Your son, under oath, had to swear that he understood the charges, the plea, the consequences and that he would not appeal. Then he got a reduced sentence.
I'd say your son waived his right to an appeal when he entered his plea. The judge would have admonished him as to the effects of his plea.
it is very difficult to "undo" a plea. seek out an appellate attorney or a seasoned criminal trial attorney who is familiar with the court that this plea took place in. The sooner this is done, the better. The attorney can advise you about the various grounds for withdrawing a plea in your state, but generally, you have to show that the plea was not voluntary or there was some important procedural error, or that the evidence would not have supported a guilty finding. These days most courts engage the defendant in a thorough examination which is called a colloquy wherein the judge asks the defendant a lot of questions to determine whether they are in fact pleading voluntarily. The attorney will have to get the records of the case and a transcript of that plea hearing. Be prepared for a significant financial cost.
Please consult with your own lawyer before following any opinions I am expressing here. If you do not have a lawyer on a criminal case, you better get one. You should not be looking for free advice as a substitute for having your own qualified advocate working with you on the case.
If your son is still within thirty days of the date on which he was sentenced on his plea he can file a motion for leave to withdraw the plea. It is up to the judge whether or not to allow the motion. The mere fact that he now regrets his decision is not adequate grounds and presumably he was already aware of the contents of the report when he entered the plea. The judge could easily deny his motion based on what you have posted. If he files a timely motion for leave to withdraw the plea and his motion is denied, then he can appeal the denial and ask the appellate court to allow him to withdraw his plea. The appeal will take a year or two. If he has missed the thirty day deadline, his only option is probably going to be the long shot of a post-conviction petition.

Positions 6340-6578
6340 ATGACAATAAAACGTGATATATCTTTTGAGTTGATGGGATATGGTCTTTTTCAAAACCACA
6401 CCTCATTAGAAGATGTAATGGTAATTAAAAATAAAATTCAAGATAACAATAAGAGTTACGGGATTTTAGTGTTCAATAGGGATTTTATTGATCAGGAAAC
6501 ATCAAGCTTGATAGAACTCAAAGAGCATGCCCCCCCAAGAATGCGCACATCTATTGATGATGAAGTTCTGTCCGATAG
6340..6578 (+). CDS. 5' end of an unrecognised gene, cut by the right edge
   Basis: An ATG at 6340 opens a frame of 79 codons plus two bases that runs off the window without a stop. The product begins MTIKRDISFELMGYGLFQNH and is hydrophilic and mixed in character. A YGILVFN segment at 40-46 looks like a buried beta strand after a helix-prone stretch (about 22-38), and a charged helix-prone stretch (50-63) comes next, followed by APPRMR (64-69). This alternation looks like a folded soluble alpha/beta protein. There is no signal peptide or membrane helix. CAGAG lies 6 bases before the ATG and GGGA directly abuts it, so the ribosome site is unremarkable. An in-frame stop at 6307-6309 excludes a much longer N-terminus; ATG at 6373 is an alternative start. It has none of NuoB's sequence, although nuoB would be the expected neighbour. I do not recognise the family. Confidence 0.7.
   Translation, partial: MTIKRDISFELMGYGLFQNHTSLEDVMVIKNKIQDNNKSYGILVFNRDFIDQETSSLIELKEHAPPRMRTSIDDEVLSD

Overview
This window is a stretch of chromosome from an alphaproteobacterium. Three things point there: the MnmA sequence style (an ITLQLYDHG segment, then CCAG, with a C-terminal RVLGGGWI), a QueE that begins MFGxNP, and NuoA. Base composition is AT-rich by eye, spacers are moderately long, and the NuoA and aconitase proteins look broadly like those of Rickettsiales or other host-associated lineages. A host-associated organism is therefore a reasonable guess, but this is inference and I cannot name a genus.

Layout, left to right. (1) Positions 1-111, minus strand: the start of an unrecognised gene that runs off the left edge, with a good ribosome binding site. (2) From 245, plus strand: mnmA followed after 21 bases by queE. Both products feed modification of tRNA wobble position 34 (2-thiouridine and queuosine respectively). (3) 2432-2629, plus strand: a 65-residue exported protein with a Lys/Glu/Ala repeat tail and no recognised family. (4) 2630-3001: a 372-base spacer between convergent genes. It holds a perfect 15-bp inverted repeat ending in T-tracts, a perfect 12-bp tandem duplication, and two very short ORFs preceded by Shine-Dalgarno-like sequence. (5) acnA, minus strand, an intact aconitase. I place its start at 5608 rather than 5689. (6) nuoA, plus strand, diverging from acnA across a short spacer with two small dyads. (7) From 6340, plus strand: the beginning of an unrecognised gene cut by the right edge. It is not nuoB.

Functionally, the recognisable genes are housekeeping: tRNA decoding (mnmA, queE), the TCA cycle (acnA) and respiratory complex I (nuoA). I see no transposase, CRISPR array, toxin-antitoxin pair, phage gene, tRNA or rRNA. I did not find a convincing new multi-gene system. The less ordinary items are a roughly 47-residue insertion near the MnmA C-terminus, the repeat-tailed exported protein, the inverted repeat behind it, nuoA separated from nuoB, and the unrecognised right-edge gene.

If leave to withdraw the plea is allowed, either by the trial judge or by the appellate court, your son will be back to square one facing the original charge without benefit of his plea, and he could get a considerably stiffer sentence if he is ultimately convicted. I encourage him to be very careful about this idea and to consult an attorney before he does anything he may come to regret even more than the plea that he regrets now.
He must file a motion to withdraw the plea within 30 days of the date on which the sentence was imposed. He must assert a legal basis to be allowed to withdraw the plea (possibly a conflict on the part of the PD?). A change of heart is insufficient. www.galivanlaw.net